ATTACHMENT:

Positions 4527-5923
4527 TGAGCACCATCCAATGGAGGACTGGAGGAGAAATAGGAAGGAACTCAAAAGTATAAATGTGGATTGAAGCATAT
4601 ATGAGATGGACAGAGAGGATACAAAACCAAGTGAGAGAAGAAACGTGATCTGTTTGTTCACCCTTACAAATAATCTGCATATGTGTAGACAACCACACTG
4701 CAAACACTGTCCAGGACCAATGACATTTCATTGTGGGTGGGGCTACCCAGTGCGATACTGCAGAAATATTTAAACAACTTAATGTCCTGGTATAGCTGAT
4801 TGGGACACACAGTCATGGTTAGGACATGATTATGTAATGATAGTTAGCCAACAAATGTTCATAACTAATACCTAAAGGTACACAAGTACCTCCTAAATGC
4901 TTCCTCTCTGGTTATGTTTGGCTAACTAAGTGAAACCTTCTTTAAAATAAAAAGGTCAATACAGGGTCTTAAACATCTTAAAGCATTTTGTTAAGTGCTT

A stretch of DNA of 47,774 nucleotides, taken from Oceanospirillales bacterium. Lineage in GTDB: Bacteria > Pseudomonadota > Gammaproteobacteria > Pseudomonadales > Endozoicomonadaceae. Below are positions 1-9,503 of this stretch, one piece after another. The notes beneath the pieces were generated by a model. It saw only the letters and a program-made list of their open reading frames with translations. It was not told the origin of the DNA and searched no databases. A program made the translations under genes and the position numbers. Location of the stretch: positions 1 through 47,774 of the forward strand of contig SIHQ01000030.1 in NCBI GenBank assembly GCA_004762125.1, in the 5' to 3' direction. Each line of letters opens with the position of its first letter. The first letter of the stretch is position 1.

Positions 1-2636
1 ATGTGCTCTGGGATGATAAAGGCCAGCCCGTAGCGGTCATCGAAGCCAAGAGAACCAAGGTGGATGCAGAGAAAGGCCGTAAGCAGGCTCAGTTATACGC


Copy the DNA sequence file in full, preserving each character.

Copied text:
Positions 4527-5923
4527 TGAGCACCATCCAATGGAGGACTGGAGGAGAAATAGGAAGGAACTCAAAAGTATAAATGTGGATTGAAGCATAT
4601 ATGAGATGGACAGAGAGGATACAAAACCAAGTGAGAGAAGAAACGTGATCTGTTTGTTCACCCTTACAAATAATCTGCATATGTGTAGACAACCACACTG
4701 CAAACACTGTCCAGGACCAATGACATTTCATTGTGGGTGGGGCTACCCAGTGCGATACTGCAGAAATATTTAAACAACTTAATGTCCTGGTATAGCTGAT
4801 TGGGACACACAGTCATGGTTAGGACATGATTATGTAATGATAGTTAGCCAACAAATGTTCATAACTAATACCTAAAGGTACACAAGTACCTCCTAAATGC
4901 TTCCTCTCTGGTTATGTTTGGCTAACTAAGTGAAACCTTCTTTAAAATAAAAAGGTCAATACAGGGTCTTAAACATCTTAAAGCATTTTGTTAAGTGCTT

A stretch of DNA of 47,774 nucleotides, taken from Oceanospirillales bacterium. Lineage in GTDB: Bacteria > Pseudomonadota > Gammaproteobacteria > Pseudomonadales > Endozoicomonadaceae. Below are positions 1-9,503 of this stretch, one piece after another. The notes beneath the pieces were generated by a model. It saw only the letters and a program-made list of their open reading frames with translations. It was not told the origin of the DNA and searched no databases. A program made the translations under genes and the position numbers. Location of the stretch: positions 1 through 47,774 of the forward strand of contig SIHQ01000030.1 in NCBI GenBank assembly GCA_004762125.1, in the 5' to 3' direction. Each line of letters opens with the position of its first letter. The first letter of the stretch is position 1.

Positions 1-2636
1 ATGTGCTCTGGGATGATAAAGGCCAGCCCGTAGCGGTCATCGAAGCCAAGAGAACCAAGGTGGATGCAGAGAAAGGCCGTAAGCAGGCTCAGTTATACGC